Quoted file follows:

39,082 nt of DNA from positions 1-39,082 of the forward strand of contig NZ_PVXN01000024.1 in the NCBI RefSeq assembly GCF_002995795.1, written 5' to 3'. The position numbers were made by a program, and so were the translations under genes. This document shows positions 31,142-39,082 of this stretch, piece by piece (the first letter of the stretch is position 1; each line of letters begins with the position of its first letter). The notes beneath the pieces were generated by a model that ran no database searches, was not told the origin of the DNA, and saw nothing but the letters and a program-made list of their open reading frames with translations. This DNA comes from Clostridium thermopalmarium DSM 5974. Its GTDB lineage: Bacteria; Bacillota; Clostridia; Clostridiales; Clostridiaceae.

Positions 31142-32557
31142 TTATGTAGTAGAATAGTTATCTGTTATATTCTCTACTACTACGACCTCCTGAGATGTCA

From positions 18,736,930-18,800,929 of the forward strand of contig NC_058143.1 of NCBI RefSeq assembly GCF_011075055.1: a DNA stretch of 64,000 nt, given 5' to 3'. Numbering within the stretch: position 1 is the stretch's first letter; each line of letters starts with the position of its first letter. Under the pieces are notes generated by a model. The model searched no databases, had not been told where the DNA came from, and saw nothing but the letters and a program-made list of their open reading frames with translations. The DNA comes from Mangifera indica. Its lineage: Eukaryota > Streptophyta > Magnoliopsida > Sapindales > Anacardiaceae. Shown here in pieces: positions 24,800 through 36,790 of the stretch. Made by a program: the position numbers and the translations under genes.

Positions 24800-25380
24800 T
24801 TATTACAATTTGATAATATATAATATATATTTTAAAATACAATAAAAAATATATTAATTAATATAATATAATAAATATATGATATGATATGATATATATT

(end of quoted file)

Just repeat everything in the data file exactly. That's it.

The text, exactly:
39,082 nt of DNA from positions 1-39,082 of the forward strand of contig NZ_PVXN01000024.1 in the NCBI RefSeq assembly GCF_002995795.1, written 5' to 3'. The position numbers were made by a program, and so were the translations under genes. This document shows positions 31,142-39,082 of this stretch, piece by piece (the first letter of the stretch is position 1; each line of letters begins with the position of its first letter). The notes beneath the pieces were generated by a model that ran no database searches, was not told the origin of the DNA, and saw nothing but the letters and a program-made list of their open reading frames with translations. This DNA comes from Clostridium thermopalmarium DSM 5974. Its GTDB lineage: Bacteria; Bacillota; Clostridia; Clostridiales; Clostridiaceae.

Positions 31142-32557
31142 TTATGTAGTAGAATAGTTATCTGTTATATTCTCTACTACTACGACCTCCTGAGATGTCA

From positions 18,736,930-18,800,929 of the forward strand of contig NC_058143.1 of NCBI RefSeq assembly GCF_011075055.1: a DNA stretch of 64,000 nt, given 5' to 3'. Numbering within the stretch: position 1 is the stretch's first letter; each line of letters starts with the position of its first letter. Under the pieces are notes generated by a model. The model searched no databases, had not been told where the DNA came from, and saw nothing but the letters and a program-made list of their open reading frames with translations. The DNA comes from Mangifera indica. Its lineage: Eukaryota > Streptophyta > Magnoliopsida > Sapindales > Anacardiaceae. Shown here in pieces: positions 24,800 through 36,790 of the stretch. Made by a program: the position numbers and the translations under genes.

Positions 24800-25380
24800 T
24801 TATTACAATTTGATAATATATAATATATATTTTAAAATACAATAAAAAATATATTAATTAATATAATATAATAAATATATGATATGATATGATATATATT